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Both evolution and development (of neurological understanding, in this case) do not go fully automatically - they depend on information provided. RAW was right about the III circuit types that existed 10 years ago - and his statement is still correct for most of III circuit persons today. But even RAW's way of presenting is rational enough to change minds of many III circuit types, on purely logical grounds even. That happened to me, you may say. I think that even Dawkins can be made less skeptical on this issue, if he cares. Scientists do have inertia as well, as RAW observed - but the inertia is smaller than the other inertias, and getting smaller with time (or richness of science history).

Now, referring to your post below, regarding the Birthday paradox and the quote:

But the main purpose of school education (and I would be wholly happy just with that) is to help students to realize that scientific logic is something different than everyday practical-empirical logic.

I've seen how pupils think, and I have helped some with wcience or mathematics. I do mean that the III circuit is best suitable for science, while many people probably try to comprehend science using only the first two circuits. For me, that is the source of the common "ununderstanding of science". The thing is, the "knowledge" of the first 2 circuits is imprinted (in structure) plus empirical (in content). The common intuition is to "feel" the facts, to associate with previous experiences.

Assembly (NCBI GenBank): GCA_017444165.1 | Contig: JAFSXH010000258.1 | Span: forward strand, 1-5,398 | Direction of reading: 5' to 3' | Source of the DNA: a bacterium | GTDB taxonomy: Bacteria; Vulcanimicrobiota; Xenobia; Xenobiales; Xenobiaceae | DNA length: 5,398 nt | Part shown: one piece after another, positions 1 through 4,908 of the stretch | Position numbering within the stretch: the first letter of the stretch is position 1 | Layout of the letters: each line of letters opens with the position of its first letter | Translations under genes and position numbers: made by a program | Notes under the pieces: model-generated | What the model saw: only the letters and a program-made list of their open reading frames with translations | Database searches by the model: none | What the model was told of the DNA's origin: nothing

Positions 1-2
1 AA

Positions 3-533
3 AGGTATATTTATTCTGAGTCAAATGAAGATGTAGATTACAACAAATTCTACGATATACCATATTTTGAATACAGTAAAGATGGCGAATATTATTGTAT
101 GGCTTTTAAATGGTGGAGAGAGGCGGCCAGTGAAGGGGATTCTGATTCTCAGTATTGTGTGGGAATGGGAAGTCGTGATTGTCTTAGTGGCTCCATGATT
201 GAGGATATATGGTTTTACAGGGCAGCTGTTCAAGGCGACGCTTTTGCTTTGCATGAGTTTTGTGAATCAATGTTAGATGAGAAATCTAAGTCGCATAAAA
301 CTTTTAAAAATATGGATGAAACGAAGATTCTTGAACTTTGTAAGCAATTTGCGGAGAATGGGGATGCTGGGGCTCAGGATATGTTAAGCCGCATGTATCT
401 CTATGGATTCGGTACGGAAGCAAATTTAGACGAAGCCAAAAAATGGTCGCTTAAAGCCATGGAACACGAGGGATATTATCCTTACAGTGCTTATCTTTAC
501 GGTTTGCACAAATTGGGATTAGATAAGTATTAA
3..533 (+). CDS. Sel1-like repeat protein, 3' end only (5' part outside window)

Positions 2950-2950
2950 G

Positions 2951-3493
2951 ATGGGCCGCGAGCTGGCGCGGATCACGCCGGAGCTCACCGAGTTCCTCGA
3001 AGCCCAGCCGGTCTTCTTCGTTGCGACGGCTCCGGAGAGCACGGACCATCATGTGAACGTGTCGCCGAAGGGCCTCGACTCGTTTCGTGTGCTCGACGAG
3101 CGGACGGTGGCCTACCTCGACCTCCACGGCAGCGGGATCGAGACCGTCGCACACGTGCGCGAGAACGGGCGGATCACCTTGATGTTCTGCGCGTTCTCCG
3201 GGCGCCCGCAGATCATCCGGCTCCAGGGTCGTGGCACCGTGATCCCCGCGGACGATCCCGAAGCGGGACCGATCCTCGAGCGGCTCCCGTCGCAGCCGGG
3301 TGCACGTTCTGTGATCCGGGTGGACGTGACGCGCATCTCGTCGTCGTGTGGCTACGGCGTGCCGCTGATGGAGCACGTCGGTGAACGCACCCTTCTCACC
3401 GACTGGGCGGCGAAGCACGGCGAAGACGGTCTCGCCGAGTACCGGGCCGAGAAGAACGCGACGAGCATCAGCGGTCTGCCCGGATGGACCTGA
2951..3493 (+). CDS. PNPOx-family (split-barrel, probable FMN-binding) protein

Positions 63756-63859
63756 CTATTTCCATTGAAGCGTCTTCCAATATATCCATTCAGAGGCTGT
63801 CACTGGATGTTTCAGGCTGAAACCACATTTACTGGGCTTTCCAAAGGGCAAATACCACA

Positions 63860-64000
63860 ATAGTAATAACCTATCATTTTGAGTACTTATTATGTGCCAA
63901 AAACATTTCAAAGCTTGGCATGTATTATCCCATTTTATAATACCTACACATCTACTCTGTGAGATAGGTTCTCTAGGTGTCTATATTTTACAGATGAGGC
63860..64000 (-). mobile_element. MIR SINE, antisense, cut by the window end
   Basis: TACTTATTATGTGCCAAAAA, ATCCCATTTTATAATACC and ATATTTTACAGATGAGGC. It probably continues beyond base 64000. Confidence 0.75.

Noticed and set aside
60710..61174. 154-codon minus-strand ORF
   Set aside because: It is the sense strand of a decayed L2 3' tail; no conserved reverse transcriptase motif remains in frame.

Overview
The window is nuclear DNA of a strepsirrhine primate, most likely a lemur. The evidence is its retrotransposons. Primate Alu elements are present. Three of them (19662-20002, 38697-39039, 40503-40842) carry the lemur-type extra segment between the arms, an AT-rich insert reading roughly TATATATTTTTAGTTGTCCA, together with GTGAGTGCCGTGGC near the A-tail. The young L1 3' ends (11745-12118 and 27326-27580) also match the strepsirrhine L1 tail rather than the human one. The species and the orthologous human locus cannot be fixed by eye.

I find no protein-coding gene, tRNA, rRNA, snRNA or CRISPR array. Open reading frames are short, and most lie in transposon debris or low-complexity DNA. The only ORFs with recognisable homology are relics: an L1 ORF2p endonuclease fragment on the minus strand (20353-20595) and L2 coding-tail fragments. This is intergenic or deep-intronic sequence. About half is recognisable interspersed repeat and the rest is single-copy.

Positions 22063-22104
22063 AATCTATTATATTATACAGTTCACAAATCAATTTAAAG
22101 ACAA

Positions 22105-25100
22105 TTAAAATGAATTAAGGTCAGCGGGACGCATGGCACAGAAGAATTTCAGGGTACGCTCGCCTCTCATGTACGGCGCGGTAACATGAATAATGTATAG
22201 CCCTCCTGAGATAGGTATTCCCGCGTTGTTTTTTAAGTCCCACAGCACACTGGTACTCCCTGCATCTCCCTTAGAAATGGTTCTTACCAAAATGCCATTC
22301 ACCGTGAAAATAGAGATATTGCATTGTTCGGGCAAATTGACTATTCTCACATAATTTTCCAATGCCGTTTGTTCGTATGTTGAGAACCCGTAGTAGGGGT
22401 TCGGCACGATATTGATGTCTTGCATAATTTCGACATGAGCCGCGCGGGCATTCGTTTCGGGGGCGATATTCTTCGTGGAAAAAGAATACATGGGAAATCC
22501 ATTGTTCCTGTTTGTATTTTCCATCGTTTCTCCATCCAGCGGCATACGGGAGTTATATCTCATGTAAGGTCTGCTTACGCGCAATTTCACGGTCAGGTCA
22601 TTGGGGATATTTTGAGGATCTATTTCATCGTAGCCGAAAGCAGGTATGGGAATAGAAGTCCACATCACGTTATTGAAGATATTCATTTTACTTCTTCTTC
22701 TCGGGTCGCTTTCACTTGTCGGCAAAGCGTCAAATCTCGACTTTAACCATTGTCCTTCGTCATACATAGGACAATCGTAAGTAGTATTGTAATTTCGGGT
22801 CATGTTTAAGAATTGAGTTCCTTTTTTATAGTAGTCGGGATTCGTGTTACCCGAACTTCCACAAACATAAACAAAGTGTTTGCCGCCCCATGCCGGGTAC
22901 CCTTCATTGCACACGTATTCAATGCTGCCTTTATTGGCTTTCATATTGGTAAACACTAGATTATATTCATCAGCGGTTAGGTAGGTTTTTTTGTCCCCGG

The third circuit is "designed" for symbolic manipulations. You learn a language (especially the mother tongue) just by learning how things have to be said, and detecting formal generalizations, without worrying much why the words or grammar have to be like that. The III circuit is able to accept facts without confirmation from "intuition", een contrarily to intuition. Say, physisists use quantum mechanics without understanding it - philosophically they are still baffled with well-known paradoxes; but they can use the quantum machinery to design 90% of modern technology, still without objective contradictions. Similarly, pure mathematians don't spend much time "fully comprehending" every birthday paradox, since they won't get much further otherwise. It is nothing wrong with spending time digging into such a paradox - that does not mean that you don't use the 3rd circuit, it merely means that you let other circuits to play with that paradox. As far as the 3rd circuit is concerned, there is only so much to the birthday paradox... That is why I am optimistic about the 3rd circuit types: they can accept an assumption without fully "aggreeing" with it.